Malin Buska stars as Kristina, Queen of Sweden, in The Girl King. I found it an uplifting story about love and power and being true to yourself. It didn’t have a romantically happy ending, but no lesbians died in the telling of the story. That’s a good thing.
Kristina was queen from age six. She was raised like a prince with books, intellectual freedom, and weapons training. Chancellor Axel Oxenstierna (Michael Nyqvist) stepped in to take her dead father’s place and became her most trusted adviser.
She was crowned queen at age 18 in 1644. She declared that Sweden would promote schools, libraries and theaters and seek peace in the war between Protestants and Catholics that raged over all of Europe at the time. Kristina was a brilliant woman and far ahead of her time.
After her coronation, she was introduced to her new Lady in Waiting, Countess Ebba Sparre (Sarah Gadon). She immediately fell in love with the Countess, whom she called Belle.
Kristina was obsessed with the writing of René Descartes (Patrick Bauchau) and wrote him letters asking what love was and how to get rid of the longing. He answered, in fact he wrote an entire book for her. He even came to Sweden to instruct her in philosophy and science.
Kristina used her power to bring books in many languages, art, and scientific learning to Sweden. In spite of the joy she took in learning and culture, her desire for the beautiful Lady in Waiting grew more and more intense.
There were longing looks between Kristina and Belle. They seemed to share an attraction but had no way to express it. Kristina finally conceived the idea that Belle could be her “bed companion.” The job of a bed companion is to warm the monarch’s bed. Kristina ordered Belle into her bed.
Kristina pressed her first awkward kisses on Belle. Belle knew better what to do with kisses and returned them with enthusiasm.
The suitors who wanted to marry Kristina as well as her Chancellor took note of Kristina’s behavior. The process of attempting to make her act and look more feminine began, as well as the injunctions from her advisers and her rather horrid mother to marry and produce an heir.
Kristina ignored them all. She continued to dress in pants and male apparel. Her relationship with Belle grew more and more overt.
Finally Belle was snatched away. Belle was subjected to 17th Century Swedish mansplaining about acceptable Christian behavior and told that she’d better shape up. Word got out that Kristina was a scandal, not a proper Christian lady. An assassination attempt was made on her.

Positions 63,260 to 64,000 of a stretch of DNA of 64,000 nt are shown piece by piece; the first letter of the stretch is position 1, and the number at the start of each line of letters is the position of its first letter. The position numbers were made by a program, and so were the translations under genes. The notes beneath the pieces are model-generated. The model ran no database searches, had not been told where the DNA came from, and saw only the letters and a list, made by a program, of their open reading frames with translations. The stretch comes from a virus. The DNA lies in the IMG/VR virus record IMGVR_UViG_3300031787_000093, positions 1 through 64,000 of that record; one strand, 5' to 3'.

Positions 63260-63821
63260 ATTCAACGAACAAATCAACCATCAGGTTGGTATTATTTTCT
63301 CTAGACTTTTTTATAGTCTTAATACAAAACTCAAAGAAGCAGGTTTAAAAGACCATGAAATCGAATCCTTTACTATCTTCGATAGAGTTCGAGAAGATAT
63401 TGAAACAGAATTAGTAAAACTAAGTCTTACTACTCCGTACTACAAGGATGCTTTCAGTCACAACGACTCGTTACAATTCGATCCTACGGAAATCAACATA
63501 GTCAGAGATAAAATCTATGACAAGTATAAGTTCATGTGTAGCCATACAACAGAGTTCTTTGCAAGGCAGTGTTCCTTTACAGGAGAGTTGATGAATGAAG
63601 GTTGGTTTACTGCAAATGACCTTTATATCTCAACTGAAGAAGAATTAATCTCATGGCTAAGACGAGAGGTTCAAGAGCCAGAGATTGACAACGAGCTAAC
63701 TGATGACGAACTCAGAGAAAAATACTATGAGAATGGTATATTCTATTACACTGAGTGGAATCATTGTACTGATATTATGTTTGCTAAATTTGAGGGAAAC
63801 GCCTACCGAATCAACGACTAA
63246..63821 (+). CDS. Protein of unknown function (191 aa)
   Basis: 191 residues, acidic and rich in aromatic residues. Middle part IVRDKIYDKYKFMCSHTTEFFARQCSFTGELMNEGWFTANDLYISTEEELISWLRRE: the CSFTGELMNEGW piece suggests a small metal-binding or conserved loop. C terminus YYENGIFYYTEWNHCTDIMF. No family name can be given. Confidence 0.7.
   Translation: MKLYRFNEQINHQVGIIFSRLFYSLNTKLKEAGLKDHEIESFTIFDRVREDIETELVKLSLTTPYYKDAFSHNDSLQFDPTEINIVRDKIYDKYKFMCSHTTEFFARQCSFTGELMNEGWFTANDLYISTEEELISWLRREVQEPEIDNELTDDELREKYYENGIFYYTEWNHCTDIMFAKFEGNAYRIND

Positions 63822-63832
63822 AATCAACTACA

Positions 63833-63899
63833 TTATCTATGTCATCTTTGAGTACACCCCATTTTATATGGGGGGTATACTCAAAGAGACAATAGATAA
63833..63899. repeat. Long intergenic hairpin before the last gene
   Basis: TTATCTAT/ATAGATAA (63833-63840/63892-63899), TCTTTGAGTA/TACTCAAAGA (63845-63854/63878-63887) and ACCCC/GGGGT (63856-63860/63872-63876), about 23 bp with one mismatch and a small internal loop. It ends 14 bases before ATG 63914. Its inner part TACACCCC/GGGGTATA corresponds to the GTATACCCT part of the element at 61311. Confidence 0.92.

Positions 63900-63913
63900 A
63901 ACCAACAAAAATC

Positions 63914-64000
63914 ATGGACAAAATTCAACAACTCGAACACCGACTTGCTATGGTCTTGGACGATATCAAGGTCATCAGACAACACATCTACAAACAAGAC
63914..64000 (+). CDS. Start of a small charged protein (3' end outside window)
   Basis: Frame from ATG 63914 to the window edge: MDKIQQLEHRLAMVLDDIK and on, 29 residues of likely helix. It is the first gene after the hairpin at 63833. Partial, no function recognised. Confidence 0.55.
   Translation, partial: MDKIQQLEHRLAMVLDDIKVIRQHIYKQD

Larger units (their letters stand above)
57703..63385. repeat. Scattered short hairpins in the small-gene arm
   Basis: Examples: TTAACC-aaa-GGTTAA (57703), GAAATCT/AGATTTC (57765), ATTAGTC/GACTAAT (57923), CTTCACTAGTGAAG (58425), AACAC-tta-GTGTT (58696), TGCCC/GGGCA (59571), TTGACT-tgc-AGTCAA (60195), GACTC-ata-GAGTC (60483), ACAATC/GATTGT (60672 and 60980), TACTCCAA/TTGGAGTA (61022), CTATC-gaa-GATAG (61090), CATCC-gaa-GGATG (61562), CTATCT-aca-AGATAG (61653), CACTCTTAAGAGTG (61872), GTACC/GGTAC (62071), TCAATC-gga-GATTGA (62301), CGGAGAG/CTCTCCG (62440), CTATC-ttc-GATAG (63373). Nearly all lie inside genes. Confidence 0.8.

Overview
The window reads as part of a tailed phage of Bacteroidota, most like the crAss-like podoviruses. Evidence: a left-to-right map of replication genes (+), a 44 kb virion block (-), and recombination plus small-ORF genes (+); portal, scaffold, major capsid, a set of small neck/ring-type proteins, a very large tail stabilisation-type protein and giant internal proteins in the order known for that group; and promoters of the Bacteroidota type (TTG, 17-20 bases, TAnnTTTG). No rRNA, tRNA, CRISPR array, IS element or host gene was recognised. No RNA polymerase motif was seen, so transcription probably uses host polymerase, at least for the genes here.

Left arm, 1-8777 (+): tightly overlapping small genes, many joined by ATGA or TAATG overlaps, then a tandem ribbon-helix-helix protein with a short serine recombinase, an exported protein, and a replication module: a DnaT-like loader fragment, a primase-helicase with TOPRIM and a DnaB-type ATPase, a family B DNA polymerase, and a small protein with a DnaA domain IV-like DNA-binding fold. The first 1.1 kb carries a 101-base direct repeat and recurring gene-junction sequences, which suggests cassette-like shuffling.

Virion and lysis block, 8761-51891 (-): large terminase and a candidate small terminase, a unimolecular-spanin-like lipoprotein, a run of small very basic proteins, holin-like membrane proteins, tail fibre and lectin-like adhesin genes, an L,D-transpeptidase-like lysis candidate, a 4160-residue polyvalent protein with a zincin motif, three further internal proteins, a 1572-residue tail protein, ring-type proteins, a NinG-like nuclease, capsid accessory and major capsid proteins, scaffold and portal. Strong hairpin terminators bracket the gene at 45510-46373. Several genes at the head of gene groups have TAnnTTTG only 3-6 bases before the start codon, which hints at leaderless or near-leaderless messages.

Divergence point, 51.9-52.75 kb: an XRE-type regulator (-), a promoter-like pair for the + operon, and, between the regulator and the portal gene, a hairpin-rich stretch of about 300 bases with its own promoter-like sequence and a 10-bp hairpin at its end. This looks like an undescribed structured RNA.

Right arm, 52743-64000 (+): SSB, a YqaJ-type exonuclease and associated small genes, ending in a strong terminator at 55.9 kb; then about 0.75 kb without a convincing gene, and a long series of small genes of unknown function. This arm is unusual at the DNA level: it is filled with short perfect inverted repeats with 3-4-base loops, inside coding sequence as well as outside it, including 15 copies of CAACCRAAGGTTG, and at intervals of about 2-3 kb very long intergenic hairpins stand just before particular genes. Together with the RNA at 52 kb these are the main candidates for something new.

Kristina mourned the loss of Belle even as forces pulled at her within her own country and in the war between Protestants and Catholics.
Kristina wouldn’t eat or sleep. When she finally saw Belle again, Kristina was on her horse in the woods. She fell to the snow from exhaustion. Belle roused her and then told her she was going to marry Gustav (François Arnaud).
Kristina went a bit crazy at their wedding. She interrupted the wedding and then walked outside to jump in a freezing river wearing a heavy cape. It’s a wonder they got her out.
Everywhere was pressure on her to denounce Luther and become Catholic, or stay Protestant and avoid a war in Sweden. And, by damn, get married and produce and heir. She refused to marry.
After 10 years on the throne, she declared her cousin to be her son and heir to the throne. She gave up her crown, paid a middle of the night call on Belle as a farewell, and went to Rome. She became a Catholic. She lived there for many years at the center of literary society and founded the Academy of Arcadia. Although she returned to Sweden several times, she never ruled that country again. She died at age 62 and is buried in the Vatican.
She apparently had several other lesbian relationships in her life. If Wikipedia is accurate, her first love affair with Belle may not exactly be the reason she gave up her monarchy, but it plays as a beautiful story in the film.
The Girl King is an hour and 46 minutes long. It didn’t drag, despite the length. I confess I had trouble figuring out who all the characters around Kristina were. There were many men – counselors, ambassadors, bishops, suitors – and sometimes I wasn’t sure who they were. It wasn’t clear to me if the men plotting against her were Protestant or Catholic. The music was operatically Swedish and distracting at times.
I recommend The Girl King as a beautiful tale of first love. If you see it on that basis, you’ll enjoy it. If you’re looking for history, I’m not sure this movie will satisfy you unless you already know Swedish history quite well.